Microbial colonization in infants gut influences human physiology, including the maturation of the immune system, nutrient absorption and metabolism, and the protection against pathogen colonization (Buffie and Pamer, 2013). Several factors including the mode of delivery (Dominguez-Bello et al., 2010, 2016), gestational age at birth (La Rosa et al., 2014),  maternal and infant antibiotic usage (Lemas et al., 2016) and feeding method (formula or breastfeeding) (Backhed et al., 2015) are very important to the early development of the infant microbiome. Wider environmental exposure (H.  Shin et al., 2015) and early intimate relations, particularly with the mother, also play a key role in the early microbial development of an infant. Microbiomes are responsible for different diseases of infants like asthma, diabetes, obesity etc (Nagpal et al. 2018). While the importance of the host-microbiome interplay is not in question, the mechanisms by which an infant acquires these microbes, and from what source, remain largely unexplored. Just a few months ago, a study demonstrated that the maternal microbiome is an important source in the early development of microbial species and strains in the infant gut (Korpela et al., 2018). Yet there has been no comprehensive assessment of the multiple potential maternal sources (like skin, breast milk, fecal, vaginal, oral ect.) of microbial transmission, and how ultimately they contribute to the development of the infant microbiome within hours of birth and over the first few months of life. Continue reading “Microbiome from Maternal Body Sites Helps to Develop Infants Gut Microbiome”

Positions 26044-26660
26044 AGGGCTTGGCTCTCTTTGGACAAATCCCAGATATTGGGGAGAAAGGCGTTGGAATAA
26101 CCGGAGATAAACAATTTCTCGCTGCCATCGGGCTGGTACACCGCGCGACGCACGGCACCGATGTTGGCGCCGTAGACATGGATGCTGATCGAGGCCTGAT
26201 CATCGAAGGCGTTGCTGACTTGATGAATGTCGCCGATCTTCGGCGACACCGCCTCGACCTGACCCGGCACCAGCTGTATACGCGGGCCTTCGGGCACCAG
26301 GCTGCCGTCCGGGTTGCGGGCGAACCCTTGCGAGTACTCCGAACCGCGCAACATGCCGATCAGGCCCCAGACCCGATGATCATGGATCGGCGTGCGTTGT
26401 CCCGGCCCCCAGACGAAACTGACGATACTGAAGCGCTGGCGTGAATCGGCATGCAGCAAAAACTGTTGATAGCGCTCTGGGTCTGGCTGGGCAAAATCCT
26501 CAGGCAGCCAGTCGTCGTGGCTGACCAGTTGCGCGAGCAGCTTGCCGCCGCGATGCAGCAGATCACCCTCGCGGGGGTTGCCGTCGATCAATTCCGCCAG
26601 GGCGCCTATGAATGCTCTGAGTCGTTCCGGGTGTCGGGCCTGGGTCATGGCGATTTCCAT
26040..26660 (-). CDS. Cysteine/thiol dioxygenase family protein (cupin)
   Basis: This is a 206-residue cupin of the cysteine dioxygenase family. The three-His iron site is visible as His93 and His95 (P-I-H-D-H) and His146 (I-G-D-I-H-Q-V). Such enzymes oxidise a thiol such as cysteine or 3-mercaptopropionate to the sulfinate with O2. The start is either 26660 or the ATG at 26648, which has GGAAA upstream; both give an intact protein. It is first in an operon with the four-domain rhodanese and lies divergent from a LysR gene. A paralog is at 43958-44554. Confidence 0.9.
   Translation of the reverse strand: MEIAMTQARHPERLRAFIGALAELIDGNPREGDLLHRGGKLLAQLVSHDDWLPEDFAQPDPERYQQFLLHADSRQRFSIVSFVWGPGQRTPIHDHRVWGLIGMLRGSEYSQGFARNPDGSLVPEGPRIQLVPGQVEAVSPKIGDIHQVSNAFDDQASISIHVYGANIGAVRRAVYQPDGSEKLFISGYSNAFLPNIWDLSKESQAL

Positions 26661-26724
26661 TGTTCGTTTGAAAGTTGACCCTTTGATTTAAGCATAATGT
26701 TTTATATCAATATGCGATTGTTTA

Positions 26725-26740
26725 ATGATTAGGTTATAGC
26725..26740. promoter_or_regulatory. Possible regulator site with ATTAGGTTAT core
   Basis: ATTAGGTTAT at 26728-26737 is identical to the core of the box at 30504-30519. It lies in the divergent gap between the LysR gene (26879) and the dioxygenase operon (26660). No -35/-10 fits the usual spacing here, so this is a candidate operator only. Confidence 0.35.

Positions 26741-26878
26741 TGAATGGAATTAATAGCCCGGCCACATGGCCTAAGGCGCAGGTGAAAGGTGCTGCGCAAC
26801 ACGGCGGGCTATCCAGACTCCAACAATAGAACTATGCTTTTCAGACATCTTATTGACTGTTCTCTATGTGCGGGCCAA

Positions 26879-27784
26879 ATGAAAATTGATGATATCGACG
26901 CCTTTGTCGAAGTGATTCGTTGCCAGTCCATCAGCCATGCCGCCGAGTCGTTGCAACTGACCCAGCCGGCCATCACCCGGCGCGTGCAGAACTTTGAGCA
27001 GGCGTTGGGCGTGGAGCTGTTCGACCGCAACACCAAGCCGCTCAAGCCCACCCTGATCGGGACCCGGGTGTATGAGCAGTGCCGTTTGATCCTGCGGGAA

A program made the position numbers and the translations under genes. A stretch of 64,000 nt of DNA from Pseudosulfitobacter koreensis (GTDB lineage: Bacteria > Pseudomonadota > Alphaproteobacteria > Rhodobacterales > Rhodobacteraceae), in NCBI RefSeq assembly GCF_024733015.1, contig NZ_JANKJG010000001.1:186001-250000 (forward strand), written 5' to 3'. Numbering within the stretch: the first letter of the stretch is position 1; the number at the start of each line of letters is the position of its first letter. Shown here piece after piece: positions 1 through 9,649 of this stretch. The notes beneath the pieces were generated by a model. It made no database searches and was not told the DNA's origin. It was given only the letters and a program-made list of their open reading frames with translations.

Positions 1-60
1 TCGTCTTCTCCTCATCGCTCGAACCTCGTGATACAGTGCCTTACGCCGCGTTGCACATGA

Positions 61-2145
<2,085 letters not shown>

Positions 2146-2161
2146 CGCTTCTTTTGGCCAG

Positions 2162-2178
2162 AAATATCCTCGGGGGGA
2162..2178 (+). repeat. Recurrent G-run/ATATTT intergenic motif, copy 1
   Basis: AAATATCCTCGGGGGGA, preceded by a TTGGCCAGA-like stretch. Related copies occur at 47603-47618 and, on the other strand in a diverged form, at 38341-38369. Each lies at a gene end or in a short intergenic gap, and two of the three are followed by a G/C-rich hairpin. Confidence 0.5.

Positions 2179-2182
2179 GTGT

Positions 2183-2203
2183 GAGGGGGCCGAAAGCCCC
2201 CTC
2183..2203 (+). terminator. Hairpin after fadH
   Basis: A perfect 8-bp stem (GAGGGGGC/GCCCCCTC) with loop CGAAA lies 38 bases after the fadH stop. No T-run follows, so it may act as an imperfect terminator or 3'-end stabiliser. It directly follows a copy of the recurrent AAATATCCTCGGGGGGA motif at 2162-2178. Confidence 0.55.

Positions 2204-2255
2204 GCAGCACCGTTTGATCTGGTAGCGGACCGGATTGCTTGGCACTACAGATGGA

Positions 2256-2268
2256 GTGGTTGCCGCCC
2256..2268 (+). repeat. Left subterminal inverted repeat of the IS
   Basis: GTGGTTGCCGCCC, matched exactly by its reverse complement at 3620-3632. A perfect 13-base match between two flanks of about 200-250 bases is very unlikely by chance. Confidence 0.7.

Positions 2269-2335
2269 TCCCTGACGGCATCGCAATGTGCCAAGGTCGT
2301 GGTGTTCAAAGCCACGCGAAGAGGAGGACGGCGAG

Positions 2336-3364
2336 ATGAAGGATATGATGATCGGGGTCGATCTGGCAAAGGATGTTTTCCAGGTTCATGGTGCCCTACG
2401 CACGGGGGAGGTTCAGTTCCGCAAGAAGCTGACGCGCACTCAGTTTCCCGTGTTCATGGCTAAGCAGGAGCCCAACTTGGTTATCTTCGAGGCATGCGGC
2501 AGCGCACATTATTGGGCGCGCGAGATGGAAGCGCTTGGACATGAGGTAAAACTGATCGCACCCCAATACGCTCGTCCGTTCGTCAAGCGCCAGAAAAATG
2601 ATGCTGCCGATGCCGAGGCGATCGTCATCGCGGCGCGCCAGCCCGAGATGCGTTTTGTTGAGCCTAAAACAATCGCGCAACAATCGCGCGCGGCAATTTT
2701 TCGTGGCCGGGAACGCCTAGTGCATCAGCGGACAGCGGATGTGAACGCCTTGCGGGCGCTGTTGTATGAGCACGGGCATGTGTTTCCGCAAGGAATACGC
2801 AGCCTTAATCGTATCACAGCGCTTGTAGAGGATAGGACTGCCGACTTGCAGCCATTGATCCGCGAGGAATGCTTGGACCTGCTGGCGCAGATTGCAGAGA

Microbial interactions with eczema: is your fungal community irritating you?


The skin is our largest organ and plays an important role in our health and well being. One key role of our skin is preventing infections by acting as a physical barrier to pathogens and secreting antimicrobial enzymes in our sweat (Parham, 2015). However, whether from genetic or environmental factors, sometimes this defense system goes wrong.